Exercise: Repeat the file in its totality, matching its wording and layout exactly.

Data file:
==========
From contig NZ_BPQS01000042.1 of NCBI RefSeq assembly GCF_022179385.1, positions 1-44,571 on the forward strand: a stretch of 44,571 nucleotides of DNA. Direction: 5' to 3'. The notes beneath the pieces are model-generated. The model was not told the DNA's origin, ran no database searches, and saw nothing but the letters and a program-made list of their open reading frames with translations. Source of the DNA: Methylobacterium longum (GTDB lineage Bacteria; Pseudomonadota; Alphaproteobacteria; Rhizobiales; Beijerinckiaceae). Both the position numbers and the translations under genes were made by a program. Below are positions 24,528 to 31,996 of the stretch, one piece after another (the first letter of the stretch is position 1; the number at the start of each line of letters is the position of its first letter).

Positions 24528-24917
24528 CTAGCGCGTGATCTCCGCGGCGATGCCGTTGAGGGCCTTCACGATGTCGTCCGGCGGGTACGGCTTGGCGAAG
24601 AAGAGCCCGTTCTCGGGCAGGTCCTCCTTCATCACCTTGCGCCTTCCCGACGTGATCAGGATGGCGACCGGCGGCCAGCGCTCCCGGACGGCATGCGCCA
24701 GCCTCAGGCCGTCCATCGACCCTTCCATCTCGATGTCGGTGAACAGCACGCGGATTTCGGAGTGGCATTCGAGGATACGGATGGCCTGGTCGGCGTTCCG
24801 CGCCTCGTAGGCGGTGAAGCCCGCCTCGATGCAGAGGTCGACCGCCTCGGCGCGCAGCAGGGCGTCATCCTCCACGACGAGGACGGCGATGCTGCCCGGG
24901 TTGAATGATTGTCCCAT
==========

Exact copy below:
From contig NZ_BPQS01000042.1 of NCBI RefSeq assembly GCF_022179385.1, positions 1-44,571 on the forward strand: a stretch of 44,571 nucleotides of DNA. Direction: 5' to 3'. The notes beneath the pieces are model-generated. The model was not told the DNA's origin, ran no database searches, and saw nothing but the letters and a program-made list of their open reading frames with translations. Source of the DNA: Methylobacterium longum (GTDB lineage Bacteria; Pseudomonadota; Alphaproteobacteria; Rhizobiales; Beijerinckiaceae). Both the position numbers and the translations under genes were made by a program. Below are positions 24,528 to 31,996 of the stretch, one piece after another (the first letter of the stretch is position 1; the number at the start of each line of letters is the position of its first letter).

Positions 24528-24917
24528 CTAGCGCGTGATCTCCGCGGCGATGCCGTTGAGGGCCTTCACGATGTCGTCCGGCGGGTACGGCTTGGCGAAG
24601 AAGAGCCCGTTCTCGGGCAGGTCCTCCTTCATCACCTTGCGCCTTCCCGACGTGATCAGGATGGCGACCGGCGGCCAGCGCTCCCGGACGGCATGCGCCA
24701 GCCTCAGGCCGTCCATCGACCCTTCCATCTCGATGTCGGTGAACAGCACGCGGATTTCGGAGTGGCATTCGAGGATACGGATGGCCTGGTCGGCGTTCCG
24801 CGCCTCGTAGGCGGTGAAGCCCGCCTCGATGCAGAGGTCGACCGCCTCGGCGCGCAGCAGGGCGTCATCCTCCACGACGAGGACGGCGATGCTGCCCGGG
24901 TTGAATGATTGTCCCAT